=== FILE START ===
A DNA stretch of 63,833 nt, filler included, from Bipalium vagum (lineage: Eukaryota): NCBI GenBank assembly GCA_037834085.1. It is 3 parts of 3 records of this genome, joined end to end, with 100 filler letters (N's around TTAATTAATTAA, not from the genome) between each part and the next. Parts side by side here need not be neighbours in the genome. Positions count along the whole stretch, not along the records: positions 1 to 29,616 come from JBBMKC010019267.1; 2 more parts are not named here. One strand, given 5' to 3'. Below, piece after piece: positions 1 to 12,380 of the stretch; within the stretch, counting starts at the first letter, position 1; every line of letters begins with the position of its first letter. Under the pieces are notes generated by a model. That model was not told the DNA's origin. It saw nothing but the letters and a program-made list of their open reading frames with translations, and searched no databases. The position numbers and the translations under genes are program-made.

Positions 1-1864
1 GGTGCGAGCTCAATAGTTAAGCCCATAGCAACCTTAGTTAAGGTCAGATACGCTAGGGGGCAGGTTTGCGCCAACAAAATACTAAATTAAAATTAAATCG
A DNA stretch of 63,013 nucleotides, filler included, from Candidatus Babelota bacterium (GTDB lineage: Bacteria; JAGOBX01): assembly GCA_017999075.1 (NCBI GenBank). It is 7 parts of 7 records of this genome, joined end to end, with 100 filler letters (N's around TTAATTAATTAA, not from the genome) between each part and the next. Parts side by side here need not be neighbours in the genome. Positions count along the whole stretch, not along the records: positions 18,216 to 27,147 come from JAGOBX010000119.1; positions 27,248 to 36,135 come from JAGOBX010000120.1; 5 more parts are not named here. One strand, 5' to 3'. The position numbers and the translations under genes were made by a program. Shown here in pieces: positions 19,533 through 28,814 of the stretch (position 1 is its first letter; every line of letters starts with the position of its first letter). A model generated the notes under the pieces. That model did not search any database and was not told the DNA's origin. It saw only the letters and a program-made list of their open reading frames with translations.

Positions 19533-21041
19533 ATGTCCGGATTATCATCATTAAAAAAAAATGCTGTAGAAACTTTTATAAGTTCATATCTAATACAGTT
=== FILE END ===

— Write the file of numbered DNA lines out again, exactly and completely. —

A DNA stretch of 63,833 nt, filler included, from Bipalium vagum (lineage: Eukaryota): NCBI GenBank assembly GCA_037834085.1. It is 3 parts of 3 records of this genome, joined end to end, with 100 filler letters (N's around TTAATTAATTAA, not from the genome) between each part and the next. Parts side by side here need not be neighbours in the genome. Positions count along the whole stretch, not along the records: positions 1 to 29,616 come from JBBMKC010019267.1; 2 more parts are not named here. One strand, given 5' to 3'. Below, piece after piece: positions 1 to 12,380 of the stretch; within the stretch, counting starts at the first letter, position 1; every line of letters begins with the position of its first letter. Under the pieces are notes generated by a model. That model was not told the DNA's origin. It saw nothing but the letters and a program-made list of their open reading frames with translations, and searched no databases. The position numbers and the translations under genes are program-made.

Positions 1-1864
1 GGTGCGAGCTCAATAGTTAAGCCCATAGCAACCTTAGTTAAGGTCAGATACGCTAGGGGGCAGGTTTGCGCCAACAAAATACTAAATTAAAATTAAATCG
A DNA stretch of 63,013 nucleotides, filler included, from Candidatus Babelota bacterium (GTDB lineage: Bacteria; JAGOBX01): assembly GCA_017999075.1 (NCBI GenBank). It is 7 parts of 7 records of this genome, joined end to end, with 100 filler letters (N's around TTAATTAATTAA, not from the genome) between each part and the next. Parts side by side here need not be neighbours in the genome. Positions count along the whole stretch, not along the records: positions 18,216 to 27,147 come from JAGOBX010000119.1; positions 27,248 to 36,135 come from JAGOBX010000120.1; 5 more parts are not named here. One strand, 5' to 3'. The position numbers and the translations under genes were made by a program. Shown here in pieces: positions 19,533 through 28,814 of the stretch (position 1 is its first letter; every line of letters starts with the position of its first letter). A model generated the notes under the pieces. That model did not search any database and was not told the DNA's origin. It saw only the letters and a program-made list of their open reading frames with translations.

Positions 19533-21041
19533 ATGTCCGGATTATCATCATTAAAAAAAAATGCTGTAGAAACTTTTATAAGTTCATATCTAATACAGTT